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Music by VICE

Jake Blood rises from the shadows

Talking to the Melbourne DJ about his “stream of consciousness techno”.

by Miles Brown
12 December 2013, 6:13am

If you're into dark electronica in Melbourne, the name to watch is Jake Blood. After years playing devastating DJ sets at every great party in town, Blood recently revealed he was also producing seriously terrifying analogue techno on the side. While utilising vintage hardware to make his tracks, Blood's personal aesthetic adds a decidedly fresh approach to the creation of heavy dance music. A brutal minimal backbone is overlaid with layers of manic industrial repetition and a tastefully muted psychedelic sound palette. It's bleak and heavy and danceable as hell. He's also one of the only artists around employing a completely analogue production method – no ones and zeros are harmed in his creative process whatsoever. After a year of increasingly brain-shattering live shows, he's just released his first collection of tracks, recorded live to tape. We caught up for a coffee to talk about vinyl research, electronic improvisation, and punk rock raving.

THUMP: How did you start making techno?
Jake Blood: By playing with a drum machine—that would have been the start. I started playing around with an Electribe and then kinda just went from there. I was DJing already and I had always wanted to make music. I just wanted to get together the right gear that I could plug in and get that immediate techno thing.

What would you say is the connection between the music you play out when you DJ and your own music?
The tools used in the recording. When I buy records I'll buy a bunch of different stuff: weird house, techno, darker stuff—they may be different style and tempo—but they are all similar machines, similar methods. That lo-fi kind of sound quality is really appealing to me; nothing is ever too much in the high end. When I buy records it's like doing research essentially to see how people are doing it and what they're doing. Also, mixing records helps with song structures and performing live. I treat it the same, so for me mixing records is kind of the same as mixing the machines.

You got a pretty massive rig is it all analogue?
I've scaled it down a bit, as I have my modular now.

Did you put your modular together yourself?
Yeah it's basically a drum machine and two 303's which all sync up to the xoxbox and sh-101.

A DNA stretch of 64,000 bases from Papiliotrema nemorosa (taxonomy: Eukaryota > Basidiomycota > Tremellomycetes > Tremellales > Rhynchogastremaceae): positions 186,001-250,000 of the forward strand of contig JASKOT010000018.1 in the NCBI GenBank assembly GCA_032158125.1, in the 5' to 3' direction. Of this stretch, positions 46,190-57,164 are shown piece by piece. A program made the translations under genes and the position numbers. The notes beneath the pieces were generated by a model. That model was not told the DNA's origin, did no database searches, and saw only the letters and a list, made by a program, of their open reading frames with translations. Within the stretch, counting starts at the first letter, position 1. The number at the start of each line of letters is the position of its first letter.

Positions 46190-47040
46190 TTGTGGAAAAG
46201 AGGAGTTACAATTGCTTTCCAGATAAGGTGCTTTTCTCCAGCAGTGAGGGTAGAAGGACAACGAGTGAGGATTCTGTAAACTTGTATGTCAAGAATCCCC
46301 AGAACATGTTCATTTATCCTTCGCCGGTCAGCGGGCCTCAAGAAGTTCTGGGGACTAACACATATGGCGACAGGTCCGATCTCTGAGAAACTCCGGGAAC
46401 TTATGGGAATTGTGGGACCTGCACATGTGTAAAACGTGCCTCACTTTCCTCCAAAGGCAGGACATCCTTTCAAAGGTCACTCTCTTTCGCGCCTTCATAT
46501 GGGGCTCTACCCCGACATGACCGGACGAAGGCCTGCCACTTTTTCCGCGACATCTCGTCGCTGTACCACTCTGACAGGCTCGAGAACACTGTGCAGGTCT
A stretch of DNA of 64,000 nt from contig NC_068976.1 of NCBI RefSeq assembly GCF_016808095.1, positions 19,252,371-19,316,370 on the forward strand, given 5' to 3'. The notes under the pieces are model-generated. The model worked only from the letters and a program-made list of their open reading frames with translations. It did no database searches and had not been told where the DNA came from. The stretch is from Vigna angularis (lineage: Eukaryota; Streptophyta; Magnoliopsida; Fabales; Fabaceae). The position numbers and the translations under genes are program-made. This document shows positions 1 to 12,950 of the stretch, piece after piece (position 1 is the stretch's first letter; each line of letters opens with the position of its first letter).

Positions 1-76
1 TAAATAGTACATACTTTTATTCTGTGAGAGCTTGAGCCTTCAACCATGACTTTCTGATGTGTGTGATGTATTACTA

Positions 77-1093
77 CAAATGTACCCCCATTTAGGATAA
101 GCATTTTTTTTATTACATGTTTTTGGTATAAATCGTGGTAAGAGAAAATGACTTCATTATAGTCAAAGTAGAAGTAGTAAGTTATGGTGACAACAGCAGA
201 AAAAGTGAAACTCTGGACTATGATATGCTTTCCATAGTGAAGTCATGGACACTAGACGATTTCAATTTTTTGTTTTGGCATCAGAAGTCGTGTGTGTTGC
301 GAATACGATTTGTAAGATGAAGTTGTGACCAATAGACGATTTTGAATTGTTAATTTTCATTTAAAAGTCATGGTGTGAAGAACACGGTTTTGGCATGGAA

Do you have pre-prepared sequences or songs at all?
I just have my patterns, on the sequencer at the moment I have 32/16 step patterns, but when I play live I'll step-write the patterns as I go along. That way I'm a lot more free—I can change it as I'm going and not worry about having to practice everything.

I've heard you describe your music as "stream of consciousness techno", when you make recordings is it the same kind of process?
I used to write a lot of poems in that manner but nothing's really hidden when you look back, techno lets the listener choose how they feel, rather than telling it to them, and the journey is up to your imagination. It's a more enjoyable/rewarding expression and it's easier to show your mates a track rather than read them a poem. So it's kind of like doodling, I start with one thing and build upon it. Everything is synced up and running in separate channels. I just start playing until everything sounds right, then I press record on my tape player.

In Melbourne there's a growing community of band scene people who have started making techno, how do you look at that, considering they are embracing your stuff. I feel like you're in between that scene and the traditional techno scene, how do you feel about your relationship with these scenes?
I think I sit in my own world, but I really like both of them. In the band scene there are no rules, it's a lot more free and that what I like about that.

So you're kind of borrowing from both worlds.
Yeah. I try to keep my sets with no gap, that's coming from the DJing world, but also from growing up going to hardcore punk shows. At a certain point in that scene, between every band you started to get people just raving on about all this shit. Even if you believe it, like straightedge and stuff, you're just like: "yeah cool but why are you telling me? I just wanna hear some songs—I'm not at school! It's good for people to talk about this stuff but it's not why you're out, its a Saturday night! I think music draws you in when there's no gap or people clapping in between tracks—it's best when it's just a continuous thing.

Jake Blood's Out Here On Your Own album is available now. His debut 12" is due early 2014.

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